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Caitlin Thomson

Review of The Midway Iterations by T.A. Noonan (Hyacinth Girl Press, 2015)

I love chapbooks that are thematically tight, where each poem makes sense on its own, but becomes even more powerful in the context of its companion poems.

The Midway Iterations by T.A. Noonan is one of the most cohesive chapbooks I have read, even though it incorporates a number of themes and side notes. The title of the chapbook gives you the first clue to this fact. The word "midway" places you in the location of the poems. All of which take place on the road while the speaker is driving through Florida, and the near accident that is one of the focal points of the book occurs at the midway point.

However, the word "iterations" is more significant, as the first poem in the book contains all the epigraphs of the other poems in the book, and themes from the first poem are revisited from different angles.

The fact that the first poem is made up entirely of the 24 subtitles of the other poems contained in The Midway Iterations may seem like a gimmick of some sort. I assure you that it is not. The first poem is very powerful in its own right and the remaining poems suit their subtitles. They also manage to help unpack and explore the very dense first poems.

The titles of all the poems in the book is "M" followed by a number, the number reflecting the order of where the poem appears in the book. The sole exception is the last poem which is titled m followed by the infinity symbol.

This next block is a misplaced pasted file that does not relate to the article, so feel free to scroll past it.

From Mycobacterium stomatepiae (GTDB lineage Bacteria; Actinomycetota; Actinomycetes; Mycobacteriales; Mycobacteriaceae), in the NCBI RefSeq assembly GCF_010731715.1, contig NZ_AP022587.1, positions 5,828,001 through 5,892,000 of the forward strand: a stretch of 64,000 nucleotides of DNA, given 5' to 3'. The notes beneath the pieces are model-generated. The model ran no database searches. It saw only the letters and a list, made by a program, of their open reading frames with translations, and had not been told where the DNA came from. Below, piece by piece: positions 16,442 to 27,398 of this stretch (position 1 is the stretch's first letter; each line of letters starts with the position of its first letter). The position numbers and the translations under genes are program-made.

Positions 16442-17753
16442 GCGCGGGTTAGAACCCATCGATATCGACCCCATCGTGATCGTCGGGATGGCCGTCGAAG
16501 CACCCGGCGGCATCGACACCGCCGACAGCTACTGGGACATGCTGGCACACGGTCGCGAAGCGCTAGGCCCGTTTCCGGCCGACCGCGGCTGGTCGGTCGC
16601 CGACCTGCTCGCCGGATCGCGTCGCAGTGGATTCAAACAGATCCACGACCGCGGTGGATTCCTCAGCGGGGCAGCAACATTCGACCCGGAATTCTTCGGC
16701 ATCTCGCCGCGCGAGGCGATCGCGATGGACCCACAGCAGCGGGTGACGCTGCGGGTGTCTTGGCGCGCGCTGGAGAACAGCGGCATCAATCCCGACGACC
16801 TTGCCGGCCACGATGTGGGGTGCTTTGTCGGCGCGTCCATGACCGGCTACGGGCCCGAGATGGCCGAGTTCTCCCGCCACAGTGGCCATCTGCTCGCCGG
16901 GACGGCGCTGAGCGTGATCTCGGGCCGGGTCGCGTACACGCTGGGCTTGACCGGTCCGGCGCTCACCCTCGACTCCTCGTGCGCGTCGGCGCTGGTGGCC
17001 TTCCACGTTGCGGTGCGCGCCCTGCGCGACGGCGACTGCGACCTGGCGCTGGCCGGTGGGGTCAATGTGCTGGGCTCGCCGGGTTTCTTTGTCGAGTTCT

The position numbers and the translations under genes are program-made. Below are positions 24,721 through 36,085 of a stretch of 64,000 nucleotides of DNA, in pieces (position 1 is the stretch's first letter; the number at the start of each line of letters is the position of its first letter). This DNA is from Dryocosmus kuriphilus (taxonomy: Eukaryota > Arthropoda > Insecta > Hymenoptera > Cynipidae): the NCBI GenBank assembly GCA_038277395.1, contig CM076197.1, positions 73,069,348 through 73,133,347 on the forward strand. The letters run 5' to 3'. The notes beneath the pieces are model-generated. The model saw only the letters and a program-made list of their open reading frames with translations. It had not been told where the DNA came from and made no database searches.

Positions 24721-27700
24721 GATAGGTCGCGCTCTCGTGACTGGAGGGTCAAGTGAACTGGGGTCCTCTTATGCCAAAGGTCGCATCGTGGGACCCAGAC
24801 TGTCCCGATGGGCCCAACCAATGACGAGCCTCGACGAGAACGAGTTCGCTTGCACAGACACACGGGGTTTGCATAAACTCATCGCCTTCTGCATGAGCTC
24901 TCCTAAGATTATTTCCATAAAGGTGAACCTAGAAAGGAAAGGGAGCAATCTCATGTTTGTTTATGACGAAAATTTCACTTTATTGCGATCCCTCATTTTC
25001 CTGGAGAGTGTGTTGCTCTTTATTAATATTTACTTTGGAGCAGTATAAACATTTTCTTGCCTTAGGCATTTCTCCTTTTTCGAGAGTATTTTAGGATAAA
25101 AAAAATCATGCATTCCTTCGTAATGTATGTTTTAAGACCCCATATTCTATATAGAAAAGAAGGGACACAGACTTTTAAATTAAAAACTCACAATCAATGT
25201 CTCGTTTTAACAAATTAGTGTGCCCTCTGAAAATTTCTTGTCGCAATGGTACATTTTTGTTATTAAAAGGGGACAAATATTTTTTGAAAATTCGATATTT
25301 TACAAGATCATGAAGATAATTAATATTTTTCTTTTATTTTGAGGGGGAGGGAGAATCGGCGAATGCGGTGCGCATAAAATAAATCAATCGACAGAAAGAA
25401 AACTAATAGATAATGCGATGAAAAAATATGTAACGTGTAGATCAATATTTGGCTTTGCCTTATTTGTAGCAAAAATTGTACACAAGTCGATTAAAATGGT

One of the poems that stands on its own the best is M2 (// a rag like The Thinker) a list poem that is both witty and thought provoking. I particularly like the opening lines "a sweater like Waterlillies,/ a dryer like Nude Descending a Staircase, No. 2".

M6 (// bed to interstate before) is one of my favorites. The poem is short, but each word and line it contains is essential.

I slump
slur from bed
to interstate before
light snaps
birds from their trees
what figures
my wheels carve
in oystershell drives
faster than sun
I back down

The poems return over and over again to the event in the title poem, a near tragic car accident, as well as the speaker's bee allergy and love life, the state of Florida and science. These themes weave in and out and some are more significant than others, but are all compelling and give the chapbook a satisfying density, making the book immensely re-readable. I read it three times in as many days before deciding to review it.

Some of my favorite poems are about Florida, even though it is far from my favorite state. The lines "your coasts keep me/never hold me still/I decay lose my/insides as heat" (m20 //as if to say) particularly captures the state in a very visceral way. As does m13 (// that Florida) with the lines "it is gambling for stamps/the dimes in my pockets/for fountains & scratch-offs/it is pretending to be a physicist".

There is also a life outside of the poems that is referenced without explanation or details. The lines "Erin's on the phone again/demanding Swedish meatballs" (m18 // invading) stands out as an example of that larger life as Erin is only mentioned that once and neither Erin or the meatballs are given any context. These references lend a richness to the rest of the poems, makes them seem more real, like a small part of a much larger, very real poetic life.

➥ Thomson Bio

➥ Noonan Bio